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Publication numberUS669495 A
Publication typeGrant
Publication dateMar 5, 1901
Filing dateMay 18, 1900
Priority dateMay 18, 1900
Publication numberUS 669495 A, US 669495A, US-A-669495, US669495 A, US669495A
InventorsFred Babcock
Original AssigneeFred Babcock
Export CitationBiBTeX, EndNote, RefMan
External Links: USPTO, USPTO Assignment, Espacenet
Eaves-trough screen protector.
US 669495 A
Abstract  available in
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Claims  available in
Description  (OCR text may contain errors)

No. 669,495: Patented Mar. 5, 190|. F. BABCDCK. EAVES TBUUGH SCREEN PROTECTOR (Abpucaeiop' med my 13, 1900.)

(Nu Model) .y UNITED STATES PATENT OEETCE.

FRED BABCOOK, OF DES MOINES, IOWA.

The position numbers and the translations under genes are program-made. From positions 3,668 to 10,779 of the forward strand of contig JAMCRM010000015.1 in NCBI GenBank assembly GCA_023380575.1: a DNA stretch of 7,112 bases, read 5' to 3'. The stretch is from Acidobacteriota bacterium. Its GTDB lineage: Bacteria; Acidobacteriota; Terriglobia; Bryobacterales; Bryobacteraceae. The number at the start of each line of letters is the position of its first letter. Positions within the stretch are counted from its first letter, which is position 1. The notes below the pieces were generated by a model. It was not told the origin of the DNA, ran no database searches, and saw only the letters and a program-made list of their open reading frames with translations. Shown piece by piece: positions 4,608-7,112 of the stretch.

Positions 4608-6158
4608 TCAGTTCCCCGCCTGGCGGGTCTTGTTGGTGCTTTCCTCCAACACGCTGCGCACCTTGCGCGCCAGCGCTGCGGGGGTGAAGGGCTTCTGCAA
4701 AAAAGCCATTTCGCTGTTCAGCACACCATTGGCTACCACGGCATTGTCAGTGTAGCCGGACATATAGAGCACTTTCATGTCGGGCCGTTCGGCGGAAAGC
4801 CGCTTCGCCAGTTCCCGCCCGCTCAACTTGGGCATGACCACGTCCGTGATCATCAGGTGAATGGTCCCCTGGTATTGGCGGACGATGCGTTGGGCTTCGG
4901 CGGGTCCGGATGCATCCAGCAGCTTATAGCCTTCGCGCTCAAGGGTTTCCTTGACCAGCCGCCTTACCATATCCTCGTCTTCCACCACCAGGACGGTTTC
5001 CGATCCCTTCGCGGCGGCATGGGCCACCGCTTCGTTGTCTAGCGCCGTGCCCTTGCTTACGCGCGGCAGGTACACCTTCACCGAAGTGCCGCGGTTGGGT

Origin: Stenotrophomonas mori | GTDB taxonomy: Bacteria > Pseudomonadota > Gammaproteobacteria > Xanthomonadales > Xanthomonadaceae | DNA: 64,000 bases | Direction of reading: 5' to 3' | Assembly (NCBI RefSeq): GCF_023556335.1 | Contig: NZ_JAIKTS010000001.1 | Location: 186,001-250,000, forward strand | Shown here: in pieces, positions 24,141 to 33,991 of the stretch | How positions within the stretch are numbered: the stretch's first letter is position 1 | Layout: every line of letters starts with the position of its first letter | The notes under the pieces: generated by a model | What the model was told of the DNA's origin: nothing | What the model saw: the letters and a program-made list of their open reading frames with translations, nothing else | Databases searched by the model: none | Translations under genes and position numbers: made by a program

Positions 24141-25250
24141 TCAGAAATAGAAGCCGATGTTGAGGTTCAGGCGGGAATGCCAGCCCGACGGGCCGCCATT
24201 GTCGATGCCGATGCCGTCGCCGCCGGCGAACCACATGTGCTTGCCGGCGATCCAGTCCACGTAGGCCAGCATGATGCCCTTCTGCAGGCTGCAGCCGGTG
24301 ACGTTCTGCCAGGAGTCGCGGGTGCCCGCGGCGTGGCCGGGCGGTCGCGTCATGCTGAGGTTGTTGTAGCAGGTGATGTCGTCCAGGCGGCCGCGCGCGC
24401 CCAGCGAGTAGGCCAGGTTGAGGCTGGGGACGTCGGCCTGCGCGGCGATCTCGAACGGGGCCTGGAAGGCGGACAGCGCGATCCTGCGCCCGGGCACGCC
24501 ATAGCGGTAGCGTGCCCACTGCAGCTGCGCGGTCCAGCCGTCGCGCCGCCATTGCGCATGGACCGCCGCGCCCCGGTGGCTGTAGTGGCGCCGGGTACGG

EAVES-TROUGH SCREEN PROTECTOR.

SPECIFICATION forming part of Letters Patent No. 669,495, dated March 5, 1901.

Application iiled May 18l 1900.

To all whom, it may concern,.-

Be it known that I, FRED BABcocK, a citizen of the United States, residing at Des Moines, in the county of Polk and State of Iowa, have invented a new and useful Faves-Trough Screen Protector, of which the following is a specification.

Heretofore wire screens have been fixed on the top edges of eaves-troughs so that water could drop therefrom outside of the trough.

` Downwardly-curved perforated sheet metal has been supported upon curved transverse ribs fixed in a trough in such a manner that the parallel edges of the sheet metal contacted with the inside faces of the trough. Wire frames have been covered with wire screening and placed loosely in troughs.

My object is to provide wire screens made complete from screen material in such a manner that their parallel edges will overlie the inside faces of troughs and also extend above said edges and to adj ustably combine fastening devices therewith, so that the screens and fasteners can be jointly handled and readily placed in position as required for practical use.